Morro Bay could save $39 million on its new wastewater treatment plant

Morro Bay's proposed Wastewater Reclamation Facility would replace this wastewater treatment plant.
Morro Bay's proposed Wastewater Reclamation Facility would replace this wastewater treatment plant.

Morro Bay's Wastewater Reclamation Facility project will cost nearly $39 million less than initially projected, according to a statement from the city of Morro Bay.

The Morro Bay City Council faced significant public outcry in April 2017 when the city released an estimate that the project would cost a total of $167 million. This prompted Morro Bay to request a peer review from area public works professionals, which managed to reduce the estimated price tag to $150 million.

The new cost projection is $128.5 million.

City manager Scott Collins said the significant drop had to do with "the process of refining the project components, encouraging competition among qualified proposers and rigorously reviewing with project team and citizen advisers."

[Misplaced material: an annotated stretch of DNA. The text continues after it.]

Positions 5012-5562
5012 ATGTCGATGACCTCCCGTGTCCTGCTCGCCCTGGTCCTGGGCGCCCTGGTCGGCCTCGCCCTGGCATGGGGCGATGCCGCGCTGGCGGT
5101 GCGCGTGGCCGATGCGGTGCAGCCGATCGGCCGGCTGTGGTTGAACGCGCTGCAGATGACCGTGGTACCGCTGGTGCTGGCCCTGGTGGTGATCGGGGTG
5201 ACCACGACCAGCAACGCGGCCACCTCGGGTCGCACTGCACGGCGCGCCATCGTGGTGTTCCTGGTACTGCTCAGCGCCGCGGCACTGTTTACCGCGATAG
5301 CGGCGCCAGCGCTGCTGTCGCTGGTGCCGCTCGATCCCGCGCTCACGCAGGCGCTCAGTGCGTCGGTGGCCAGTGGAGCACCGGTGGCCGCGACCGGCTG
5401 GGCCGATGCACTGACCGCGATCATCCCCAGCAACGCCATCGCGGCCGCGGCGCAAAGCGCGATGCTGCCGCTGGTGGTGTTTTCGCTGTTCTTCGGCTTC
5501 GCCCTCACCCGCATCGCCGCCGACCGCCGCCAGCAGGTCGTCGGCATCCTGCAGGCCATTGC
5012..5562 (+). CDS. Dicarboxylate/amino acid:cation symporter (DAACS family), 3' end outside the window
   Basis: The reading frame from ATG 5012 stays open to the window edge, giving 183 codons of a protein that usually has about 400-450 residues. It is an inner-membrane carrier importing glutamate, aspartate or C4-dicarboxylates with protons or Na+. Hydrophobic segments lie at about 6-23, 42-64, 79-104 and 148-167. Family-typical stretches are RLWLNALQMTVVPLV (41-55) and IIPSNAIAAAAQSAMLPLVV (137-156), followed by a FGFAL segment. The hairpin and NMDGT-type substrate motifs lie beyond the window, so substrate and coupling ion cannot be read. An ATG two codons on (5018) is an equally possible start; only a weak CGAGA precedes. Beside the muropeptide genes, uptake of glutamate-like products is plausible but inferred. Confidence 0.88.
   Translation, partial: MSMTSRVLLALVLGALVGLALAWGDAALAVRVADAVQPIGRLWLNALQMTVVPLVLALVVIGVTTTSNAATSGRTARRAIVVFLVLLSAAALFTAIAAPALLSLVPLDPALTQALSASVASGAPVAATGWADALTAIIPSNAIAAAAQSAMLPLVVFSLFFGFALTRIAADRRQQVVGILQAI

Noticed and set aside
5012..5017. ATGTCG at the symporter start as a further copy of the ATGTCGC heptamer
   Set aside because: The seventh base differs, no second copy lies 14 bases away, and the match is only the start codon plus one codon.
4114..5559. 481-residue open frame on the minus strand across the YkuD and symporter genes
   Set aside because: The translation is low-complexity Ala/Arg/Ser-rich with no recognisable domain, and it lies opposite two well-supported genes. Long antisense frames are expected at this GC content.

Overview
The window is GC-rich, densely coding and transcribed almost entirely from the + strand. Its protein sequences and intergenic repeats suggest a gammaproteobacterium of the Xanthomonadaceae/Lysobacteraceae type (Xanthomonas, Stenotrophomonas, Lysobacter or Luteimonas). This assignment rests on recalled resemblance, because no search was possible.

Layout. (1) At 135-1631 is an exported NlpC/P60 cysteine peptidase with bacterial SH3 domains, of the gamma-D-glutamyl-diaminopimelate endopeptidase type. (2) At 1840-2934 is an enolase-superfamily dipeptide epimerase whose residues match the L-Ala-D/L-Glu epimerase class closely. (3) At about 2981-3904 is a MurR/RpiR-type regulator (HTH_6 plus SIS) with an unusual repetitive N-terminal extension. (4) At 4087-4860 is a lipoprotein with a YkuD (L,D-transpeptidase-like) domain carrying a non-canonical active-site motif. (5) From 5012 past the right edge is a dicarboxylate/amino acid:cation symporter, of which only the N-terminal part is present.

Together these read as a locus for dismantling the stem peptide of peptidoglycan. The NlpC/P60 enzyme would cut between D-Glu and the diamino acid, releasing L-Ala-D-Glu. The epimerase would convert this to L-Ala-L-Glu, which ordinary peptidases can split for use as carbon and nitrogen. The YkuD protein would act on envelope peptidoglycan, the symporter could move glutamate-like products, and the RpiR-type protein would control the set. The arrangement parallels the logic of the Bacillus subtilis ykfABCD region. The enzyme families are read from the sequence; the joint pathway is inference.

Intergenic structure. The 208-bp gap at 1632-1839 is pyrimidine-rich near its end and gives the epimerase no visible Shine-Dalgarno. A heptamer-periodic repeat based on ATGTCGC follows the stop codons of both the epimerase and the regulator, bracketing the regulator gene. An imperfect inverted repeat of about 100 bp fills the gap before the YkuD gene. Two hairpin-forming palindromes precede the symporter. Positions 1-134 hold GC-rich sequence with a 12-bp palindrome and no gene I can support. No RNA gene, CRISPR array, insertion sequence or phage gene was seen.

The announcement comes as the Morro Bay City Council on Wednesday authorized city staff to begin negotiating with two firms — Filanc of Escondido and Black & Veatch of Irvine — concerning the next phase of designing and building the Wastewater Reclamation Facility (WRF).

The firms have submitted a maximum bid of $69.5 million to the city, meaning they will not charge any more than that amount and the final amount could be negotiated to be much lower, Collins said.

Once those negotiations conclude, the firms will take the existing design plans "to 100 percent design and then go from there" into the actual work of construction, Collins said.

The city manager said there is no hard timetable for the negotiations, but that work cannot proceed until they are complete. He said the process could take one or two months.

Not everyone was happy that Black & Veatch was selected by the council.

In a letter to the city, Jeffery Heller wrote that the proposed selection was "a clear violation of the California Public Contract Code," as Black & Veatch also developed the draft Master Facilities Plan.

In response, Collins told The Tribune that state law does prohibit Black & Veatch from receiving the contract to do design and construction work for the WRF.

"State law does require the city to have guidelines that provide for the ability of a firm, such as Black & Veatch to participate with a team that will bid on the WRF design/build process. The city has such guidelines," Collins said.

Andrew Sheeler: 805-781-7934, @andrewsheeler